Artefacts from the first building in Antarctica to be conserved in Christchurch
An international team of conservators has commenced work at Canterbury Museum to conserve a unique collection of Antarctic artefacts from the first building on the continent.
Cape Adare Huts. Credit: Antarctic Heritage Trust ©
The objects are from Cape Adare, an exposed peninsula on the edge of the Antarctic Continent. The modest wooden huts, built in Norway for Carsten Borchgrevink’s 1898-1900 British Antarctic Expedition have lasted more than a century in the midst of the world’s largest Adelie penguin colony at a site infamous for its katabatic (downslope) winds and harsh weather.
Antarctic Heritage Trust’s Artefacts Manager Lizzie Meek said “The Cape Adare artefacts were in desperate need of conservation treatment, and we’re delighted to have begun work on preserving them for the future”.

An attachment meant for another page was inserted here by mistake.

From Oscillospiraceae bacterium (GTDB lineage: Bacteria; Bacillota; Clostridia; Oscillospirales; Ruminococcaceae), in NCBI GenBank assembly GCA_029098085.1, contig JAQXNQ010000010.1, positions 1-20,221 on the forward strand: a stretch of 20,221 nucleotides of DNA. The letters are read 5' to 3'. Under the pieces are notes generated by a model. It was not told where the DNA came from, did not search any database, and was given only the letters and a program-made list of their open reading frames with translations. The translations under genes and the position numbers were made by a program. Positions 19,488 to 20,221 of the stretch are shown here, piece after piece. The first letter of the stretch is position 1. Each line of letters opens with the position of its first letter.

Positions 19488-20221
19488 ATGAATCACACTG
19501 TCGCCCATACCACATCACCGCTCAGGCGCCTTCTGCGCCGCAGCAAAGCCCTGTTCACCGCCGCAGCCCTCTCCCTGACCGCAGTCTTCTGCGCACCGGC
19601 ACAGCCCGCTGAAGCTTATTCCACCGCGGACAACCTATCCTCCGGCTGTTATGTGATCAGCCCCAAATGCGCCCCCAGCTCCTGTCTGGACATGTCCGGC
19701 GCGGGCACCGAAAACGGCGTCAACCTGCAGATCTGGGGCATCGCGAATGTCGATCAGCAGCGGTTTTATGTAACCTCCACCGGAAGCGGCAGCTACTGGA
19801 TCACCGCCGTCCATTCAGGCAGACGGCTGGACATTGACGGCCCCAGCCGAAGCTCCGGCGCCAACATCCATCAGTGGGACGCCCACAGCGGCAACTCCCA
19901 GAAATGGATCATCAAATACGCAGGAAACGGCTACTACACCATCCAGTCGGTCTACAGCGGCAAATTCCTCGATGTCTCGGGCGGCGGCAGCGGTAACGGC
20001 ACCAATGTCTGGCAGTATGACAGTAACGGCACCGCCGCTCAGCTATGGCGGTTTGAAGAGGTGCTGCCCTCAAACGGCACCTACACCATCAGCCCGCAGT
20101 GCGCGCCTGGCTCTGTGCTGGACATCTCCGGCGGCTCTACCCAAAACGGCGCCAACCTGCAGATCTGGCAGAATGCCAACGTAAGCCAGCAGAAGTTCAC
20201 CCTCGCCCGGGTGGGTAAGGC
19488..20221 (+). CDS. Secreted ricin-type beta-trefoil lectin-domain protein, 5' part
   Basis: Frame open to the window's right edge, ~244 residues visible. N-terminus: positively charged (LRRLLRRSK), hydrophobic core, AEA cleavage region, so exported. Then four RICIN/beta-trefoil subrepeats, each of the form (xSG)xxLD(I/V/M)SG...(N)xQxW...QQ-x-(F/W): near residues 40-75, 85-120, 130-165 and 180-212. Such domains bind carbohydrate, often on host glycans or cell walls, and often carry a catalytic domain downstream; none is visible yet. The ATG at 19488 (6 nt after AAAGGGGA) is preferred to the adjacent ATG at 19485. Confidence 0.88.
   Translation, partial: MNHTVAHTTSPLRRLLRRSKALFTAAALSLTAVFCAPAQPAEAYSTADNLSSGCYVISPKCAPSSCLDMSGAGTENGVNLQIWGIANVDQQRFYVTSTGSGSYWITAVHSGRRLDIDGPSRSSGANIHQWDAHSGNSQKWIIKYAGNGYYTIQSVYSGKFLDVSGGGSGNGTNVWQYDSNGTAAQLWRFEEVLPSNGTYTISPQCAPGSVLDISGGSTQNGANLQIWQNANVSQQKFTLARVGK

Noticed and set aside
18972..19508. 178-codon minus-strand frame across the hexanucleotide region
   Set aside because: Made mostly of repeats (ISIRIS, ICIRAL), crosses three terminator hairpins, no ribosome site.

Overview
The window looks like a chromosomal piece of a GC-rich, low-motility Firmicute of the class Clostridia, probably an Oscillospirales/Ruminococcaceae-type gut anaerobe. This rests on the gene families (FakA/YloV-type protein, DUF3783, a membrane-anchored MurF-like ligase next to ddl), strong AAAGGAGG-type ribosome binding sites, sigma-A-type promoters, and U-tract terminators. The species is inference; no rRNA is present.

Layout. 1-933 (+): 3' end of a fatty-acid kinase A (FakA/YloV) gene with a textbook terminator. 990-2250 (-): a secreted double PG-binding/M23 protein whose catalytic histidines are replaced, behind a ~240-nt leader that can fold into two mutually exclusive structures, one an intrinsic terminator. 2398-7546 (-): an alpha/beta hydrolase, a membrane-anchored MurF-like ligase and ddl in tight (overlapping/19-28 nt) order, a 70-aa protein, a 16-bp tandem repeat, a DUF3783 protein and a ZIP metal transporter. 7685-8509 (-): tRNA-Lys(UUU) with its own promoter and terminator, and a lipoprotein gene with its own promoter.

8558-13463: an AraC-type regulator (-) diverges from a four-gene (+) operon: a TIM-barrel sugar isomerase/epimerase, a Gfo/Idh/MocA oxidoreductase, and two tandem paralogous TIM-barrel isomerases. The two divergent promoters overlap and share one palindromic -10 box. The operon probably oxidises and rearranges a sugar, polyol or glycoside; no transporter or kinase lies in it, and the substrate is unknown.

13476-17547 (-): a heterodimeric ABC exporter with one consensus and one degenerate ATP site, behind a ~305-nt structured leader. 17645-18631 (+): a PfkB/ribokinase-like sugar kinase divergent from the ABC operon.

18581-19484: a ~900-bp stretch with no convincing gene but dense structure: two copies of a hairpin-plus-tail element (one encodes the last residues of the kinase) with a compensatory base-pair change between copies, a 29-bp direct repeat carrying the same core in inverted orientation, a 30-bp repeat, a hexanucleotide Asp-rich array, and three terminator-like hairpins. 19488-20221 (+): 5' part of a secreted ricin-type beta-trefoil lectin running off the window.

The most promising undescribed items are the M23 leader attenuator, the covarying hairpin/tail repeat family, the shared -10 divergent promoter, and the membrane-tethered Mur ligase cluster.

The collection spans a range of items including tins of food, tools, and clothing worn by the early explorers.
Canterbury Museum were pleased to be able to offer space and equipment required for the project. “The Antarctic Heritage Trust international team comprise conservators from Ireland, Sweden and Australia, some of whom have previous experience working on the Trust’s conservation programme in Antarctica” said Museum Director Anthony Wright.
The work is expected to take a little under a year to complete. This project is supported with funding from the Norwegian Government and has been made logistically possible through support from Antarctica New Zealand and Canterbury Museum.
Further information online at www.nzaht.org.
Image caption and credit: Cape Adare Huts and penguins © Antarctic Heritage Trust